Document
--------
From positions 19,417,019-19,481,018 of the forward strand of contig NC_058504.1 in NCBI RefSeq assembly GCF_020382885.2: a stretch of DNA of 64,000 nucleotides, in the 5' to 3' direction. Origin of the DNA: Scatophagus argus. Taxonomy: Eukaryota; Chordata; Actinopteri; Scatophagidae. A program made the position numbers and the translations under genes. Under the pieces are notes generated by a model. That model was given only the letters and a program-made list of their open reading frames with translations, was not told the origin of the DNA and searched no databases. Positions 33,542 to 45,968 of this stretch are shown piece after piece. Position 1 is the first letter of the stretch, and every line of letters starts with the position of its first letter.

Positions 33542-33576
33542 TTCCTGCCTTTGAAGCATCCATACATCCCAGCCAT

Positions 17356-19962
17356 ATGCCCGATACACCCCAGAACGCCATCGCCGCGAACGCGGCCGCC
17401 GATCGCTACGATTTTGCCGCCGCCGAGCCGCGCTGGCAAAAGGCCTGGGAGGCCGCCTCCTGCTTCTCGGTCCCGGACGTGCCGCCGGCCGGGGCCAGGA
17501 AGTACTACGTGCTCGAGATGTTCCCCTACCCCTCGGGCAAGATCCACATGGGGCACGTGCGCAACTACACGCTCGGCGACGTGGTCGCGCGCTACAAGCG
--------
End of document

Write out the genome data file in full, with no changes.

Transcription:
From positions 19,417,019-19,481,018 of the forward strand of contig NC_058504.1 in NCBI RefSeq assembly GCF_020382885.2: a stretch of DNA of 64,000 nucleotides, in the 5' to 3' direction. Origin of the DNA: Scatophagus argus. Taxonomy: Eukaryota; Chordata; Actinopteri; Scatophagidae. A program made the position numbers and the translations under genes. Under the pieces are notes generated by a model. That model was given only the letters and a program-made list of their open reading frames with translations, was not told the origin of the DNA and searched no databases. Positions 33,542 to 45,968 of this stretch are shown piece after piece. Position 1 is the first letter of the stretch, and every line of letters starts with the position of its first letter.

Positions 33542-33576
33542 TTCCTGCCTTTGAAGCATCCATACATCCCAGCCAT

Positions 17356-19962
17356 ATGCCCGATACACCCCAGAACGCCATCGCCGCGAACGCGGCCGCC
17401 GATCGCTACGATTTTGCCGCCGCCGAGCCGCGCTGGCAAAAGGCCTGGGAGGCCGCCTCCTGCTTCTCGGTCCCGGACGTGCCGCCGGCCGGGGCCAGGA
17501 AGTACTACGTGCTCGAGATGTTCCCCTACCCCTCGGGCAAGATCCACATGGGGCACGTGCGCAACTACACGCTCGGCGACGTGGTCGCGCGCTACAAGCG